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How the Blazers Need to Adjust in Game 2

The Blazers stayed close to the Warriors for three quarters on Sunday. Here’s how they can make Game 2 more competitive.

NBA: Playoffs-Portland Trail Blazers at Golden State Warriors Kyle Terada-USA TODAY Sports

Despite a 121-109 loss to the Golden State Warriors in Game 1 of their Western Conference playoff series, the Portland Trail Blazers have plenty to feel good about regarding their performance. Obviously, the big story for the Blazers was Damian Lillard and CJ McCollum exploding for a combined 75 points. The highest scoring backcourt in the league, Portland’s duo generated points from all over the court—often going right at Steph Curry and Klay Thompson.

The Blazers also played a solid defensive game. Though it sounds strange to credit a team’s defensive effort after giving up 121 points, this game saw a solid team effort, including possibly McCollum’s best defensive game as a pro.

The Blazers—without center Jusuf Nurkic and heavily mismatched at times—hung in for the first three quarters of this game, giving fans hope they can at least make this series somewhat competitive. Despite this moral victory, Portland has several adjustments that they need to make for Game 2.

Since Nurkic’s status is up in the air, there’s no real reason to comment on how to integrate him until we know he’ll be playing. Obviously, though the Warriors would still be the clear favorites with Nurkic active, he at least forces Golden State to game plan differently. But since we don’t know if or when he’ll be active, we’ll have to stick a pin in that.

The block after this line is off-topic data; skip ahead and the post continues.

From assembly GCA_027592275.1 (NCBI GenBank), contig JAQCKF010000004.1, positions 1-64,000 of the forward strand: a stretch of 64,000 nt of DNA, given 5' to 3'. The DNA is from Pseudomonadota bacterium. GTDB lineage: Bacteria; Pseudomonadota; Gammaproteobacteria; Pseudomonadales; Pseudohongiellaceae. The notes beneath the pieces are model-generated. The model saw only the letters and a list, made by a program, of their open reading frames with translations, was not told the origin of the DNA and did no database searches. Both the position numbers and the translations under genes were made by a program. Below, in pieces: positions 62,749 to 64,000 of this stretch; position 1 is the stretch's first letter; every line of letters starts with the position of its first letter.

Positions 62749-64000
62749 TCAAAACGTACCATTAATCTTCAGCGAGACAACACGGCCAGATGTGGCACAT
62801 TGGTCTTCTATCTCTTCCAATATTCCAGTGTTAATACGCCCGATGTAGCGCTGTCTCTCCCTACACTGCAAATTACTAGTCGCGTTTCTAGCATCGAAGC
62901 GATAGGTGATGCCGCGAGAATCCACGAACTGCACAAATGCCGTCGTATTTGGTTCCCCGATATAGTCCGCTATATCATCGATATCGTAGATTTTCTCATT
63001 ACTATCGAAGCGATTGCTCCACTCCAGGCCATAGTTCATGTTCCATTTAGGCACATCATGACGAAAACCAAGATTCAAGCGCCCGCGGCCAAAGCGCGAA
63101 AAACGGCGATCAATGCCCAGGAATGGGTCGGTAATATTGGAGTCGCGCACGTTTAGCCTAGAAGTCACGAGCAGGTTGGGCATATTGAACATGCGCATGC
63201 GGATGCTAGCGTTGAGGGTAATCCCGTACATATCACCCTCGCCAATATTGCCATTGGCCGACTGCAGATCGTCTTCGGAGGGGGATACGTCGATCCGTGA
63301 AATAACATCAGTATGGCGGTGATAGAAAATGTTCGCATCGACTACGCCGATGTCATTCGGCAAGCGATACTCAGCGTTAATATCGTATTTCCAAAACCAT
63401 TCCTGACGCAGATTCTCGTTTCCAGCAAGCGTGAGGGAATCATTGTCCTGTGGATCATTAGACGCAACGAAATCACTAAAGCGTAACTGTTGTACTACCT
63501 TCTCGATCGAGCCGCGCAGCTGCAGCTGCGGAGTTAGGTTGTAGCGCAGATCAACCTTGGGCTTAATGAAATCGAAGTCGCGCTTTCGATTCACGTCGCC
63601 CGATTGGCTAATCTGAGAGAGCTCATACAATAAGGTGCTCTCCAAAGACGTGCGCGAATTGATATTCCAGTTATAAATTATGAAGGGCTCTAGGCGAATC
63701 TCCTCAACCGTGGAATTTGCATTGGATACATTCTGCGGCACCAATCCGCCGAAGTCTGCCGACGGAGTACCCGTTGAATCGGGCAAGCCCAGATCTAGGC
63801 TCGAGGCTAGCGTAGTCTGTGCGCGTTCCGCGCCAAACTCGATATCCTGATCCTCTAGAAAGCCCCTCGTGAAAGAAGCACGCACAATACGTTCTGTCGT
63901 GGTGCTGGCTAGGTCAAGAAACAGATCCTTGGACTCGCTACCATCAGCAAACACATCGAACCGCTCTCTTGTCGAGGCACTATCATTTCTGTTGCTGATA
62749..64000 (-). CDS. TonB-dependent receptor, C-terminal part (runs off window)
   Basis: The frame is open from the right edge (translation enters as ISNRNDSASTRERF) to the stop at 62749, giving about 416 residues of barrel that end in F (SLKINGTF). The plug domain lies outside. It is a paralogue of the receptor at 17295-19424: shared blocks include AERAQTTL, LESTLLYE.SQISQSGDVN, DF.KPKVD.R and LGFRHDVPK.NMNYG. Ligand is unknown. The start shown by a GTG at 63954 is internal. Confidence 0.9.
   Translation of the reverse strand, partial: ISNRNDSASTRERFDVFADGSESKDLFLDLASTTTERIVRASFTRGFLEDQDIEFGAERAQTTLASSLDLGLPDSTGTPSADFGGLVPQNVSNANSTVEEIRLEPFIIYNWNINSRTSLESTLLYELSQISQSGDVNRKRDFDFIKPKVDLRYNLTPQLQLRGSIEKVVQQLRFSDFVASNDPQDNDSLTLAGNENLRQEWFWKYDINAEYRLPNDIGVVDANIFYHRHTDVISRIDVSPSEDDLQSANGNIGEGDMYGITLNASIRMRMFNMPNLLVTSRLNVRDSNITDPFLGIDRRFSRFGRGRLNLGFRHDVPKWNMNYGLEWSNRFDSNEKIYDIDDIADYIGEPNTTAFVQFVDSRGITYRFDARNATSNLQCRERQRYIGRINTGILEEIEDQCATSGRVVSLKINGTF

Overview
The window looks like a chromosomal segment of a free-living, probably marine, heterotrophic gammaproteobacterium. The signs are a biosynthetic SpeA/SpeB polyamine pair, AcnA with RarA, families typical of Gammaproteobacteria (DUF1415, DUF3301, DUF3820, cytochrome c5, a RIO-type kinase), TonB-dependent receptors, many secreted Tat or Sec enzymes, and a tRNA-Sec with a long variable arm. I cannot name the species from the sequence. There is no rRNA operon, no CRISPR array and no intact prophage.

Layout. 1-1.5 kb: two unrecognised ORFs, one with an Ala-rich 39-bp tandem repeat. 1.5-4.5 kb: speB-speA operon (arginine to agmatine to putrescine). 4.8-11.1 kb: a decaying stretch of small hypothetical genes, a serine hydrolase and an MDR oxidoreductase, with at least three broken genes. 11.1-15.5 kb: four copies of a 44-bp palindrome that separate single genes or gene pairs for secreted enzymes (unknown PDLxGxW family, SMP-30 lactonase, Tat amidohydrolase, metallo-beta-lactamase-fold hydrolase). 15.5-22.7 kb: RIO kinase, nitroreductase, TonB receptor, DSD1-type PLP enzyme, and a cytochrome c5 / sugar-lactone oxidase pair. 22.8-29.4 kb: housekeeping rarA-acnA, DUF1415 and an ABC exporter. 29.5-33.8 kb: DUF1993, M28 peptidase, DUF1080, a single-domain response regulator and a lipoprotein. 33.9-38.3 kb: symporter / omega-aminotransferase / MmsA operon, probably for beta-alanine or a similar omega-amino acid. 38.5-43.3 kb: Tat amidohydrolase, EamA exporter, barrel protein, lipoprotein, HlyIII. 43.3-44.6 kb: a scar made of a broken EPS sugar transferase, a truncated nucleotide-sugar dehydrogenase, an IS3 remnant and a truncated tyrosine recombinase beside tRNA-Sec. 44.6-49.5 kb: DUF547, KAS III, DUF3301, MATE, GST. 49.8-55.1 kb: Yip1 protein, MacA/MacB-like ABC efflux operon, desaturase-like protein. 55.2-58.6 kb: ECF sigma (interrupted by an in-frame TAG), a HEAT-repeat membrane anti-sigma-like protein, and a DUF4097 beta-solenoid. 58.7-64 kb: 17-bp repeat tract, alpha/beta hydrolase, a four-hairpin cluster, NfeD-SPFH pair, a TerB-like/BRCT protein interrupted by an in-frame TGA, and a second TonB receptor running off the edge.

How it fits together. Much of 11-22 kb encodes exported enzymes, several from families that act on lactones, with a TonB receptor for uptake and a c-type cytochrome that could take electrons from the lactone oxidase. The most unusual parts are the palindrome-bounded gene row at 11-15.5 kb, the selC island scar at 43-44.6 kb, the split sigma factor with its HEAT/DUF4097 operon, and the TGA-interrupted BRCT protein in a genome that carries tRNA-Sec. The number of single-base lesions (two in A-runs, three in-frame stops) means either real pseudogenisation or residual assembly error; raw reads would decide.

Initiate the Physicality

As Lillard said in his post-game comments, the team that initiates physicality not only gets the benefit of the whistles, but is also more easily able to establish and maintain momentum. In the fourth quarter last night, the Warriors turned up the physical aspect of their defense and broke open a tight game.

The Blazers need to find a way to mix it up a little bit themselves. This isn’t going to be the easiest task for them; they’re playing incredibly undersized and, as we all know, their most physical player may not even be available in this series at all. But Portland needs to let Golden State know that they’re here to play playoff-style basketball. Al-Farouq Aminu, Maurice Harkless, Evan Turner, and even Noah Vonleh have to be prepared to mix it up on defense.

This means bodying up on Kevin Durant before he catches the ball, working to get Draymond Green in potential foul trouble or possibly baiting him into doing something dumb, and not being afraid to foul hard in the lane. Not to say that they should be taking cheap shots at every player who drives down the line but, in the playoffs, if you’re going to foul a guy it needs to be hard enough that you know he’s not going to finish. He may even think twice about driving the lane again.